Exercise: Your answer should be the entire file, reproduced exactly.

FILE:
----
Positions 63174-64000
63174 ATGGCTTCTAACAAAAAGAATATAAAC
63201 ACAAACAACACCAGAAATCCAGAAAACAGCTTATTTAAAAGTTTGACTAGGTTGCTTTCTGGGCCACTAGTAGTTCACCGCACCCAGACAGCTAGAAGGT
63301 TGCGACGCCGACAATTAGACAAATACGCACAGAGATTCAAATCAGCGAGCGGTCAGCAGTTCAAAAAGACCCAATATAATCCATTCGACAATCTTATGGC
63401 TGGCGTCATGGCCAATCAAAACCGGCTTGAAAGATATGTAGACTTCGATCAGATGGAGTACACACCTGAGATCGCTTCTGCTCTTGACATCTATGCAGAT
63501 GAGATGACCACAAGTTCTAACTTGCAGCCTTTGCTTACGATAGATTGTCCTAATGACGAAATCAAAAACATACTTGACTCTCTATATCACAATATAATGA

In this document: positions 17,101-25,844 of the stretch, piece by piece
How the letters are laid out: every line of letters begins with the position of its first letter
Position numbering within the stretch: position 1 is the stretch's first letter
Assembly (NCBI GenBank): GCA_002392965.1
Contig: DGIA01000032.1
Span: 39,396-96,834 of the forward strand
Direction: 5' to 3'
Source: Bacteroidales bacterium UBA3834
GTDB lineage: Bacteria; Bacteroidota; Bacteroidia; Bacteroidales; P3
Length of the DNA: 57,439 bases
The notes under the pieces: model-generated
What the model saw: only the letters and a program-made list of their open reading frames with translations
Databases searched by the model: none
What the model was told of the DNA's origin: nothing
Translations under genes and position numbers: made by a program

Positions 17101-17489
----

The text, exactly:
Positions 63174-64000
63174 ATGGCTTCTAACAAAAAGAATATAAAC
63201 ACAAACAACACCAGAAATCCAGAAAACAGCTTATTTAAAAGTTTGACTAGGTTGCTTTCTGGGCCACTAGTAGTTCACCGCACCCAGACAGCTAGAAGGT
63301 TGCGACGCCGACAATTAGACAAATACGCACAGAGATTCAAATCAGCGAGCGGTCAGCAGTTCAAAAAGACCCAATATAATCCATTCGACAATCTTATGGC
63401 TGGCGTCATGGCCAATCAAAACCGGCTTGAAAGATATGTAGACTTCGATCAGATGGAGTACACACCTGAGATCGCTTCTGCTCTTGACATCTATGCAGAT
63501 GAGATGACCACAAGTTCTAACTTGCAGCCTTTGCTTACGATAGATTGTCCTAATGACGAAATCAAAAACATACTTGACTCTCTATATCACAATATAATGA

In this document: positions 17,101-25,844 of the stretch, piece by piece
How the letters are laid out: every line of letters begins with the position of its first letter
Position numbering within the stretch: position 1 is the stretch's first letter
Assembly (NCBI GenBank): GCA_002392965.1
Contig: DGIA01000032.1
Span: 39,396-96,834 of the forward strand
Direction: 5' to 3'
Source: Bacteroidales bacterium UBA3834
GTDB lineage: Bacteria; Bacteroidota; Bacteroidia; Bacteroidales; P3
Length of the DNA: 57,439 bases
The notes under the pieces: model-generated
What the model saw: only the letters and a program-made list of their open reading frames with translations
Databases searched by the model: none
What the model was told of the DNA's origin: nothing
Translations under genes and position numbers: made by a program

Positions 17101-17489